This World Championship golfer has the speed to prove it

International athletes couldn’t match Kenosha’s Jamie Young in the World SpeedGolf Championship.

GLENVIEW, Illinois – SpeedGolf, a sport created 14 years ago, combines a player’s golf score with his time covering 18 holes – and Jamie Young is good at it. So good, in fact, that he’s now the world champion.

Young, 52, from Kenosha, WI., won the World SpeedGolf Championship at The Glen Club on Tuesday. He shot rounds of 72 on Monday and 77 on Tuesday while averaging 10 minutes 20 seconds per mile.

Each round consisted of about five miles running and Young’s scores and speed together were good enough to beat 28 other competitors in the Elite Division in an event that drew athletes from 19 states and six countries.

The problem for Young comes in how to deal with the prize money. A $40,000 purse, put up by prominent Chicago golf course creator Mike Keiser, was offered at the World SpeedGolf Championship but Young couldn’t claim the $10,000 first prize because he chose to compete as an amateur.

Young is a golfer first and a runner second. He played college golf at the University of Oklahoma in the 1980s and was introduced to SpeedGolf five years ago when a friend encouraged him to compete in an event in Richmond, Va.

As was the case in the World Championship, there were amateur divisions at Richmond and Young posted a time that beat all the professionals. He received a nice trophy but Ireland’s Rob Hogan pocketed the $10,000 first prize.

“I turned pro after that,’’ said Young, “because there was talk about expanding it into a tour. I did two more tournaments, cashed in both and won about $5,000 but come the spring of 2015 the Richmond tournament was off, one in Portland was in doubt and the World Championship was to be determined.’’

Young went to the U.S. Golf Association to regain his amateur status, which would allow him to play in the big state golf events in Wisconsin again. He did play in last year’s World SpeedGolf Championship at The Glen Club and finished sixth, but he couldn’t touch the $2,500 prize that went with it because he was an amateur again.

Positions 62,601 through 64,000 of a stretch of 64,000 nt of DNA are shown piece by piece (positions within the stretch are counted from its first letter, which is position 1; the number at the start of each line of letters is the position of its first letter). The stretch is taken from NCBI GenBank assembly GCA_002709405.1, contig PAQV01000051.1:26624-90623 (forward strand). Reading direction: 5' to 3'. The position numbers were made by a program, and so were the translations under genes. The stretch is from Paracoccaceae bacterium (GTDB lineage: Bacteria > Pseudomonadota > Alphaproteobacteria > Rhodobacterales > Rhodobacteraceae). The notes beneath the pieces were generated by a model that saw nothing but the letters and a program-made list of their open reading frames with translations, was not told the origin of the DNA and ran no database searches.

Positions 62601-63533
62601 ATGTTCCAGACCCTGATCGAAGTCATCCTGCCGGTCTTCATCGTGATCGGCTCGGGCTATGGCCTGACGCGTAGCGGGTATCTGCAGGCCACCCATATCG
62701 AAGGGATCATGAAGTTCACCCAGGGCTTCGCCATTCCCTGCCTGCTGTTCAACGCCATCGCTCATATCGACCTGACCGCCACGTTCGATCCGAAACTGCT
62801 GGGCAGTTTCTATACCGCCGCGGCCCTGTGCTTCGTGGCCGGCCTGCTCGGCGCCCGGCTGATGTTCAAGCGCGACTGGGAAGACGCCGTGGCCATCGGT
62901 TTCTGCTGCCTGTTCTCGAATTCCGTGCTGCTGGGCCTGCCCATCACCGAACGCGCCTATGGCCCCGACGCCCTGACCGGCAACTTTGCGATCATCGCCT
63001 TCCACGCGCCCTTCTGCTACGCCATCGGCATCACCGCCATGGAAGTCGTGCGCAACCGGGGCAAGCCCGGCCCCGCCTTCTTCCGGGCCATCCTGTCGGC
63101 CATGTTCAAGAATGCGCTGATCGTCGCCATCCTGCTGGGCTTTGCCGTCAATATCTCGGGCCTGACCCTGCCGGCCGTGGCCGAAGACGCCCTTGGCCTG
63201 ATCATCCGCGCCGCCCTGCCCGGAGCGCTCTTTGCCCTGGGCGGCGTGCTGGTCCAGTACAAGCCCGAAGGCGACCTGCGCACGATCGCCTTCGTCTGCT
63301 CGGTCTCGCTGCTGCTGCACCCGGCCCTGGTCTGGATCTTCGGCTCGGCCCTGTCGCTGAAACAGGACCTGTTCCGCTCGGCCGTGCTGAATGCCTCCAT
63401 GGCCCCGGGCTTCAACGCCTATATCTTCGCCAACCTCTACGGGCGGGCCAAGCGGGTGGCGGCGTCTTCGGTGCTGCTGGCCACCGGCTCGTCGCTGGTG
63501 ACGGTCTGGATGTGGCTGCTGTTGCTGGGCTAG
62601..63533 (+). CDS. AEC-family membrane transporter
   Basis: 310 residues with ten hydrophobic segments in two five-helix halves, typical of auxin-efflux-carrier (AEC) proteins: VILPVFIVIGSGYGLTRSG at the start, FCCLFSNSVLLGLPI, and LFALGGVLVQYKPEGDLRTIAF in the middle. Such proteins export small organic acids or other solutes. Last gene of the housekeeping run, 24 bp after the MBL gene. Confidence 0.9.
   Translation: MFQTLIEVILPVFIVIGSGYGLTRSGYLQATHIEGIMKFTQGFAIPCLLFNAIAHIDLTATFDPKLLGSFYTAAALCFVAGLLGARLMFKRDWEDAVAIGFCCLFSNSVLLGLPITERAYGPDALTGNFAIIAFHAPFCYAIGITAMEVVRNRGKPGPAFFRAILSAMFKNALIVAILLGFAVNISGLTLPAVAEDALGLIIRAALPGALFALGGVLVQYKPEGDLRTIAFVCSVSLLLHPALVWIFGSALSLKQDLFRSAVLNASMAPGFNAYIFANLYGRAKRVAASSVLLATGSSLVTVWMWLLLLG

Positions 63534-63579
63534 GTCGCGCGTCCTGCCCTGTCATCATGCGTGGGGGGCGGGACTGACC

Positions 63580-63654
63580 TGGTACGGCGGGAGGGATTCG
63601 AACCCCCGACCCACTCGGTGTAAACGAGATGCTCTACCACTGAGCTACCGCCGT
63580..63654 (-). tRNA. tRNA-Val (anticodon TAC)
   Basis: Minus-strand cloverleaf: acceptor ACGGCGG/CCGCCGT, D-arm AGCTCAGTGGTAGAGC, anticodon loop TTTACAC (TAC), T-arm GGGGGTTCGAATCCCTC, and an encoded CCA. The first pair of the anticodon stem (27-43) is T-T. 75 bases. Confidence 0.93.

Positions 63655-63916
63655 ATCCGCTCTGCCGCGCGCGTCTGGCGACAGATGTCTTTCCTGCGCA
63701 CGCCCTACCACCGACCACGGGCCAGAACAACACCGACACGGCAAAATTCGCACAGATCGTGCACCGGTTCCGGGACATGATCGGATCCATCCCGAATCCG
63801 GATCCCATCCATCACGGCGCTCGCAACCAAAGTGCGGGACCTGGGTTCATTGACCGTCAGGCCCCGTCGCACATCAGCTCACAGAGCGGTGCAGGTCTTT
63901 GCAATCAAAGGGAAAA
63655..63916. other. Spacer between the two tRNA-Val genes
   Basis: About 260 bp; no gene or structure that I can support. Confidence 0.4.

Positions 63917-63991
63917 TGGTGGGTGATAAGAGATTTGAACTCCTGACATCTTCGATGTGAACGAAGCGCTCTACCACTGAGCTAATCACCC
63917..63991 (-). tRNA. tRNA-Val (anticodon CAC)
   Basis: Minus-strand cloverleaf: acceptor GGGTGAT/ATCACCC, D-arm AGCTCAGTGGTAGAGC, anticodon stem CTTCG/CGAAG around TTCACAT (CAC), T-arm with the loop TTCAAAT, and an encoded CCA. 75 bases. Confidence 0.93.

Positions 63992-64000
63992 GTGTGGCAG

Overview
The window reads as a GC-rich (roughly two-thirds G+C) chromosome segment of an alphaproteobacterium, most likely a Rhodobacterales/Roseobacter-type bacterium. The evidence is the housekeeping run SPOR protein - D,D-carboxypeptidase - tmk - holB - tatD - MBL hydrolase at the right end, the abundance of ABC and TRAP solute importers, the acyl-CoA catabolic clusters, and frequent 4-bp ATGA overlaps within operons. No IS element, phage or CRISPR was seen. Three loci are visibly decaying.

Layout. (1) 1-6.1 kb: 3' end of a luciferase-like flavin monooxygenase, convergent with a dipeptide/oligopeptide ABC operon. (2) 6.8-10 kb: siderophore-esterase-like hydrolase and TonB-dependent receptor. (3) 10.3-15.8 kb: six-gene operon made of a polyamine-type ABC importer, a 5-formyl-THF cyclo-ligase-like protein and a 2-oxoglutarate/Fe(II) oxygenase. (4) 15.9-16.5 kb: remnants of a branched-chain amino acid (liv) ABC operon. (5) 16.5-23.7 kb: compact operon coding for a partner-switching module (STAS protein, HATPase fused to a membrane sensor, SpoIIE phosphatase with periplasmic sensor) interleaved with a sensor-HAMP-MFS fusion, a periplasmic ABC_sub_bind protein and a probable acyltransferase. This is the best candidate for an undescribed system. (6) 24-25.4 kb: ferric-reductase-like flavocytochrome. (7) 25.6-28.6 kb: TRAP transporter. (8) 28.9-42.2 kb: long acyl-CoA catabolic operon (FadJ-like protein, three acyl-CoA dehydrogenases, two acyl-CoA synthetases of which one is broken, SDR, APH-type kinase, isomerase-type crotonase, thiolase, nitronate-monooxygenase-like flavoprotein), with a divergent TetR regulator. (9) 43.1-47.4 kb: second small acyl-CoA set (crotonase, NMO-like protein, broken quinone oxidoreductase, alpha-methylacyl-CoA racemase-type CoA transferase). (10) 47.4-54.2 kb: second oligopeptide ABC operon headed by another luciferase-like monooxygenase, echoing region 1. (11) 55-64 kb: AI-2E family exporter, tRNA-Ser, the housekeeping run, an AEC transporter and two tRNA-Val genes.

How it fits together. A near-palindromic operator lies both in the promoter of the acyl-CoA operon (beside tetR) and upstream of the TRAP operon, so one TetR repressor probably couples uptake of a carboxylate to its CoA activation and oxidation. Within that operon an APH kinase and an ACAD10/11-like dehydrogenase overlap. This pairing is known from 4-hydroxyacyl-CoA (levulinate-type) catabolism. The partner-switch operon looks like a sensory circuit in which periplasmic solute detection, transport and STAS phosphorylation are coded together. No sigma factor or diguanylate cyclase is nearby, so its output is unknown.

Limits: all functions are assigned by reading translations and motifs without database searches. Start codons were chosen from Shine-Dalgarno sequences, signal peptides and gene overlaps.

Last January the USGA announced a rule change that would allow amateurs to donate their share of money won to charity, so Young made donations to his local Rotary Club and a church group. He’ll do the same with the first place money earned this year but he hasn’t ruled out a return to the pro ranks.

“If they get a tour going I might re-consider,’’ he said. He was one of four amateurs to compete in the Elite Division at The Glen.

In the meantime Young is keeping both his golf and fitness level in top shape in a variety of ways. He plays most of his golf at both Strawberry Creek, a private club with about 200 members that is owned in part by ex-Bears’ center Jay Hilgenberg in Kenosha, as well as a nearby public layout, Spring Valley.

A 1-handicapper at Strawberry Creek, Young has won the club championship four times and his three sons are his main rivals each year. The owner of his own investment company, Young has also competed in the Ironman Triathlon five times and has completed numerous marathons, most notably the big ones contested in Chicago, New York and Boston.

SpeedGolf presents a different challenge than those more traditional endurance sports. Young competes with six clubs in his bag. Each athlete runs by himself, accompanied by timers and scorers, with tee times eight minutes apart.

“My focus is more on breathing, not like a regular golf tournament where you’re feeling the pressure,’’ he said. “This tournament, though, I focused on shooting a good golf score.’’

He did that with an even par round on his first 18 holes and was 5-over in Tuesday’s second round in edging closest rival Wesley Cupp, of Rome, N.Y. Hogan finished fourth in defense of the title he won at The Glen last year.

If speed were the major consideration Young would have done just fine, too. He has played 18 holes at Strawberry Creek in just 56 minutes. He likes early-morning tee times, which allow him to get to his office for a day’s work after playing 18 holes and running four-five miles.

“For me it’s a great way to stay in shape,’’ said Young.

Runnerup Wesley Cupp and third-place finisher Mack McLain flank SpeedGolf winner Jamie Young. (Photo by Elizabeth Epstein).